Moreover, infrastructure spending is expected to ramp up in the fourth quarter of 2023 to boost the local economy. State spending soared 65.8% in August as the government ramped up the implementation of projects.
In its latest National Government (NG) disbursement report, the Department of Budget and Management (DBM) said infrastructure and other capital outlays jumped to P122.1 billion in August from P73.7 billion in the same month a year ago. Month-on-month, infrastructure spending also rose by 10% from P111 billion in July.
“This was largely attributed to the disbursements made by the Department of Public Works and Highways (DPWH) for its completed projects nationwide, such as national roads and bridges, infrastructure projects, flood control projects, convergence programs, and payment of right-of-way claims,” the DBM said.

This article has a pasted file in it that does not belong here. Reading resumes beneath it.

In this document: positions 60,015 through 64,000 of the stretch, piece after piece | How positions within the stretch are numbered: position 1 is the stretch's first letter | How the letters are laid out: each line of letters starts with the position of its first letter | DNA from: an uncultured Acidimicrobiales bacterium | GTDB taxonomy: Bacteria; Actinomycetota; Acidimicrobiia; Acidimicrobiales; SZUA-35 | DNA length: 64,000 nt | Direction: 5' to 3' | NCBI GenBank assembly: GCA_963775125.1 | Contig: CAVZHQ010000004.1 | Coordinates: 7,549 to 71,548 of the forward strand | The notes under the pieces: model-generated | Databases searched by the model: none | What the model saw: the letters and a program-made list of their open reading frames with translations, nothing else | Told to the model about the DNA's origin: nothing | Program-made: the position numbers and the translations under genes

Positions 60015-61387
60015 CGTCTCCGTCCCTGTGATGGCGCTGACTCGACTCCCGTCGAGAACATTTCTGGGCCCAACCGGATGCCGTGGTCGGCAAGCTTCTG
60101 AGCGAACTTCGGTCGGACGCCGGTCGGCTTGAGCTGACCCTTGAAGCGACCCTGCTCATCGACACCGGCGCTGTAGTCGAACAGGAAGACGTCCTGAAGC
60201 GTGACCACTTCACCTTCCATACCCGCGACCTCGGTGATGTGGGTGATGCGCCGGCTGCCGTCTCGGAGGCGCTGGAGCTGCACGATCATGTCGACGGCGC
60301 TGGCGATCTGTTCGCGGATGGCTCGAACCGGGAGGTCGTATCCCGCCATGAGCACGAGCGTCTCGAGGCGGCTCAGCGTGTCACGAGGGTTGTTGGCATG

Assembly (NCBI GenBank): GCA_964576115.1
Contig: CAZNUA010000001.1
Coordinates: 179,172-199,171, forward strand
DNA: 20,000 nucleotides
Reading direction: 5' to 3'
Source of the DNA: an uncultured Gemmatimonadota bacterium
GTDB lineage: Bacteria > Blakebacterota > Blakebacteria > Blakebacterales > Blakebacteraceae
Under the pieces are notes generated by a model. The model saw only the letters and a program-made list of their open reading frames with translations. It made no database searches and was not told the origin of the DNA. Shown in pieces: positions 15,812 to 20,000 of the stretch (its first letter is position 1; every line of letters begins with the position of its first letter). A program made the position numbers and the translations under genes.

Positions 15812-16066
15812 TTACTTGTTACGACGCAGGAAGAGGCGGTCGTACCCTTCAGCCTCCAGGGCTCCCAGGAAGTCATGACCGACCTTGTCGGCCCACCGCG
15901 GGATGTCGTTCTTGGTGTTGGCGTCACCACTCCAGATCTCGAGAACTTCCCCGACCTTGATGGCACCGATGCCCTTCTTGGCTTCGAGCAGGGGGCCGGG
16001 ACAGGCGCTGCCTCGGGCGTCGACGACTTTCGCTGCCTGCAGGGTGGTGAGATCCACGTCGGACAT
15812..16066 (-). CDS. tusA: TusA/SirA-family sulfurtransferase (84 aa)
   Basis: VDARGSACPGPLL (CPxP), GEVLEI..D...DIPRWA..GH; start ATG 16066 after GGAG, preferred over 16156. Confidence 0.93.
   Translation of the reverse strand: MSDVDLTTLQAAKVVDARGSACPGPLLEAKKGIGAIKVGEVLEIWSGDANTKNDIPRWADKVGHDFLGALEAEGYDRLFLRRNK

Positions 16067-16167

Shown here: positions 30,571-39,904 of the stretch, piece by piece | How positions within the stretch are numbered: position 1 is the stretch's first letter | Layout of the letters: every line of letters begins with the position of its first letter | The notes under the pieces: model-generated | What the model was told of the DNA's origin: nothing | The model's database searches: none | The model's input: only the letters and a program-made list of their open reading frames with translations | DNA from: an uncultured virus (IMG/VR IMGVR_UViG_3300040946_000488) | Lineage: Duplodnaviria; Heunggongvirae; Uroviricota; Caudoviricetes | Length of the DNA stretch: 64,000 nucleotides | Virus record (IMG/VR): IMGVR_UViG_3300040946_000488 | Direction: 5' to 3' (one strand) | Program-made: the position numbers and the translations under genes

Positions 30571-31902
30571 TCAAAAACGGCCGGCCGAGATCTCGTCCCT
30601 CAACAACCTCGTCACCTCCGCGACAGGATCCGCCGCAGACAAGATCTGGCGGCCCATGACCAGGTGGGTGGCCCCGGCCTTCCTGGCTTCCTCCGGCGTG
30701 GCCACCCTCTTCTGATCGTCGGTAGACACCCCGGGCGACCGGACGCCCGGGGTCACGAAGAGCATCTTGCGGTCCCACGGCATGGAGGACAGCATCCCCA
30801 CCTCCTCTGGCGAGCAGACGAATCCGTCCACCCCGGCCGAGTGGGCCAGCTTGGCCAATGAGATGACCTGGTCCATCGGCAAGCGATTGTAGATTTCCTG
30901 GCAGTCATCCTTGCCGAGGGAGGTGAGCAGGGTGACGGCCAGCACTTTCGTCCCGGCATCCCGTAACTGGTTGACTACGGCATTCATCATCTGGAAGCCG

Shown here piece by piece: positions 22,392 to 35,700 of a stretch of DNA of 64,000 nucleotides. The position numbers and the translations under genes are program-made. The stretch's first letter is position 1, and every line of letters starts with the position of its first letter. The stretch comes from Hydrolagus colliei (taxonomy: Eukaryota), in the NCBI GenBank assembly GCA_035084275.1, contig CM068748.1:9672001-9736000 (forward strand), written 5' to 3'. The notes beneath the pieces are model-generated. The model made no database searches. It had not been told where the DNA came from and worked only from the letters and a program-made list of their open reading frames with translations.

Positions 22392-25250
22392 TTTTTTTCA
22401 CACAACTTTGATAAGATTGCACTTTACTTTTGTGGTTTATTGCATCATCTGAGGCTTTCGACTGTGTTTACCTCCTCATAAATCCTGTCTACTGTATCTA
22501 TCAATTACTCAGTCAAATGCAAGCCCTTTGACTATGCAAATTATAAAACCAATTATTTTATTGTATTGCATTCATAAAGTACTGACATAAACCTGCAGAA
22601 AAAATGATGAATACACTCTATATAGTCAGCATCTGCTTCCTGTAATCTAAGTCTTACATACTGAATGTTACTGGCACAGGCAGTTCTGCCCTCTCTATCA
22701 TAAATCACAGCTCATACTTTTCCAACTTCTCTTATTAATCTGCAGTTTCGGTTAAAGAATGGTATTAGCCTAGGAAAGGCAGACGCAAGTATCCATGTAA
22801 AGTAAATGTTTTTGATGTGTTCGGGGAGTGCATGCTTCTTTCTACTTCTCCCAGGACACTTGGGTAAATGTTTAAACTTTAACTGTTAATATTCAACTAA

Of course, much more needs to be done to secure the Philippines’ economic outlook over the medium to long term. Particularly, as the country recovers from the scars left by the pandemic and moves into a future that is threatened by external risks like climate change and geopolitical conflict, it will be necessary to invest in and create the foundations for sustainable economic growth. — Bjorn Biel M. Beltran